Shortly thereafter, things were bad for comics, and not everything that was coming out was heroes, with a lot of TV and movie adaptations... not unlike the period between the Golden and Silver Ages. This culminated in the "DC Implosion" where DC launched a spate of new titles... only to cancel them and a horde of existing titles (including some long runners; only the legacy of such titles as Action Comics saved them from extinction) the very next month.

After that, comics returned to some form of prominence. This period, for me, lasts until the 90's Speculator Boom and the rise of the Nineties Anti-Hero, which kicks off what I guess you could call the Dark Age. I prefer to use that on interregnum periods - that's what it evokes for me. After the bust of the Speculator Boom and the Marvel bankruptcy comes another interregnum period (or "Dark Age") that may or may not be ending or have already ended.

Right now, dividing up "ages" for comics after 1970 is incredibly subjective, and is it useful for us to be trying to do so? </Morgan Wick>

Ununnilium: Let's see. Yeah, the Doom Patrol was probably DC's first of many stabs at the Marvel style.

As for the beginning of the Bronze Age... well, personally, I can't accept any date later than the death of Gwen Stacy, which was a couple years before Giant Size X-Men #1 (specifically, they were 1973 and 1975). The hero fails to save his girlfriend from the villain. That's not Silver Age.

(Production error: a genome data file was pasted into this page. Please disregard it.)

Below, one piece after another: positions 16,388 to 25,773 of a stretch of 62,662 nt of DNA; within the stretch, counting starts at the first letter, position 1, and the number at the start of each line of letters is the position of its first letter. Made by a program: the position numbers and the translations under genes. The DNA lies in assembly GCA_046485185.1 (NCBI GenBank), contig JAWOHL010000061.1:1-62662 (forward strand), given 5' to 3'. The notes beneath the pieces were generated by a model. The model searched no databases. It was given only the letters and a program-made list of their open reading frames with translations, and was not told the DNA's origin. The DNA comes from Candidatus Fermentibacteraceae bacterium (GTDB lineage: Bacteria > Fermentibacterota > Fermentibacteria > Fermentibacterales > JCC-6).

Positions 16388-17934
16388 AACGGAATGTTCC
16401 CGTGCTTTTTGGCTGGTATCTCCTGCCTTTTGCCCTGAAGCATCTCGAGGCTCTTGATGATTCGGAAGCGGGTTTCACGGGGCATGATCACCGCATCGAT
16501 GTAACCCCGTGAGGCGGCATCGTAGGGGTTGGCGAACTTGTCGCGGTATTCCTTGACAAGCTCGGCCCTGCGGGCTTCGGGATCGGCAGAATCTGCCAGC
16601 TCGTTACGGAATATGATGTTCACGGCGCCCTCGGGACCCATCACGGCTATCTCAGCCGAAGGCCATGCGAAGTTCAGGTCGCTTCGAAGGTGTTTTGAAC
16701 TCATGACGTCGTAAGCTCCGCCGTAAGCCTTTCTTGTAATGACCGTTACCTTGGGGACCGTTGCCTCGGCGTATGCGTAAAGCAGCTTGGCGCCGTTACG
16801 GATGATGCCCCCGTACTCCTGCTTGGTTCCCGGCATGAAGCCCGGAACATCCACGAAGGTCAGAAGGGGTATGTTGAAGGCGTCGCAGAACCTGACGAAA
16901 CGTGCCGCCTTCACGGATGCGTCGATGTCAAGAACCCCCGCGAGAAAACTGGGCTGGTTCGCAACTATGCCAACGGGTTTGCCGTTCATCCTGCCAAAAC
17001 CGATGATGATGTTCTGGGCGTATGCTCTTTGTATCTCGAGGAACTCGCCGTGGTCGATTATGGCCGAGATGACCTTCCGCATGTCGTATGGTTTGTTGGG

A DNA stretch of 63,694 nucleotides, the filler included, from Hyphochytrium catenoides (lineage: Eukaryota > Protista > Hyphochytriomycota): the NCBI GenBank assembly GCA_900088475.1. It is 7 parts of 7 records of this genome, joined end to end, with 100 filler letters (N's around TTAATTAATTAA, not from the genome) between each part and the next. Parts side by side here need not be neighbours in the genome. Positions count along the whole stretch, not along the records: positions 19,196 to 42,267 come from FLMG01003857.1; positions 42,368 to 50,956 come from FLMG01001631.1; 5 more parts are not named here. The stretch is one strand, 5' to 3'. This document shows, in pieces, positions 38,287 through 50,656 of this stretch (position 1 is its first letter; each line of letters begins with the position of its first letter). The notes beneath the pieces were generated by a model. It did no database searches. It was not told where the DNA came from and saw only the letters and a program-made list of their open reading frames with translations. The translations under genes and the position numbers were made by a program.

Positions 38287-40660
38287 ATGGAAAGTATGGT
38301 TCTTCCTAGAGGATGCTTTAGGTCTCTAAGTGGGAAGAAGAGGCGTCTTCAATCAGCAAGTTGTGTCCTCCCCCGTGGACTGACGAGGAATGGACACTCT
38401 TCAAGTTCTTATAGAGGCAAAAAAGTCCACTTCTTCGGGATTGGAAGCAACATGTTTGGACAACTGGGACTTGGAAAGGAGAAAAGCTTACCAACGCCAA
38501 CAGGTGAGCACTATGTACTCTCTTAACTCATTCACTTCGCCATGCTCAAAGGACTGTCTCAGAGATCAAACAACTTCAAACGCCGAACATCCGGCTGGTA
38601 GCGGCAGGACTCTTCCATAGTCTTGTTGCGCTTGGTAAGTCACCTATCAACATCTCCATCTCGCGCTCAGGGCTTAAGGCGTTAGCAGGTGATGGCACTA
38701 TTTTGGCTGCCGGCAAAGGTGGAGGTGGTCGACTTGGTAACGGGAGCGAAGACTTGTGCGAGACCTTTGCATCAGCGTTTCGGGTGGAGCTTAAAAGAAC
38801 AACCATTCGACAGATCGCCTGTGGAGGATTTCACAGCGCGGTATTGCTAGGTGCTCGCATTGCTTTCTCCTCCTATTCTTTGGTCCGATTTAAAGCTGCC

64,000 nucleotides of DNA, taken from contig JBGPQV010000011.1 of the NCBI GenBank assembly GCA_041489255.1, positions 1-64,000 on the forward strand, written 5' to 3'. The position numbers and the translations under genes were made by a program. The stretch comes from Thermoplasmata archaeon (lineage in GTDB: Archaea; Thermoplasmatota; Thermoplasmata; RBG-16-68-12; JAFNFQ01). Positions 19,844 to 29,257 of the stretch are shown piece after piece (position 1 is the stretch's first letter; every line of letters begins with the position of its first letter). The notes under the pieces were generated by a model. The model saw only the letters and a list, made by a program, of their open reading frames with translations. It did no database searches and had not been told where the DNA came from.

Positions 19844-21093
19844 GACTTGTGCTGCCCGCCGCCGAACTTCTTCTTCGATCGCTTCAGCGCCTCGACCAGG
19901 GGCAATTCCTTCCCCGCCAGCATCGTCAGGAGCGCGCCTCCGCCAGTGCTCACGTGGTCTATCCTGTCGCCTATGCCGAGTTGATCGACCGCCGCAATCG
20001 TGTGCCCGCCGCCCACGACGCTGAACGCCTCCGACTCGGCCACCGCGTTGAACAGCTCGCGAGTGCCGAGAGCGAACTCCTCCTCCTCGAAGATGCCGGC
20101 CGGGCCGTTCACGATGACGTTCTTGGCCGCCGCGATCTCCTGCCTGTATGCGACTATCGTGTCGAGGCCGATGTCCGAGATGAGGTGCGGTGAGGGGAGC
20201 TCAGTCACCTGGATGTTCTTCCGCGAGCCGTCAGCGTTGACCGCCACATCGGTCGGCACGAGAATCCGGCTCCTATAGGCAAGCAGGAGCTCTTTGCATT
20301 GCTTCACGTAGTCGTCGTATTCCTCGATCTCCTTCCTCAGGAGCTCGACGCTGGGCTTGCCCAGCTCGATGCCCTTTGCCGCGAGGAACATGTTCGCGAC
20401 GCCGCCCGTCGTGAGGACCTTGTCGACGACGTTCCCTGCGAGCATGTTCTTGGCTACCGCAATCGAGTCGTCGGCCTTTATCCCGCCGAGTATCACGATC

And yeah, the divisions are quite subjective, but I think it is, in fact, useful. If you look at the general tone and tenor of comics from, say, 1976, it's very different from the ones in, say, 1991, which in turn are very different from the ones coming out now.

Hm, I should work on that Dark Age entry...

Morgan Wick: See, I see most of the 70s as not Silver Age, but I don't think Bronze Age is appropriate for it either, because a) it doesn't fit the pattern of the Golden/Silver Age split, b) comics were down, and c) superheroes were not as prevalant as in the Silver Age or in the 80's.

It's not, "it's either Silver Age or Bronze Age"; there's an interregnum period. Or at least, there should be. The Golden Age didn't last all the way to Showcase #4, right through the Senate hearings and the formation of the CCA. If it's all a series of Golden Ages, what's the point of breaking them up? And how do you explain the marginalization of comics in the late 90's, early 00's, and possibly today?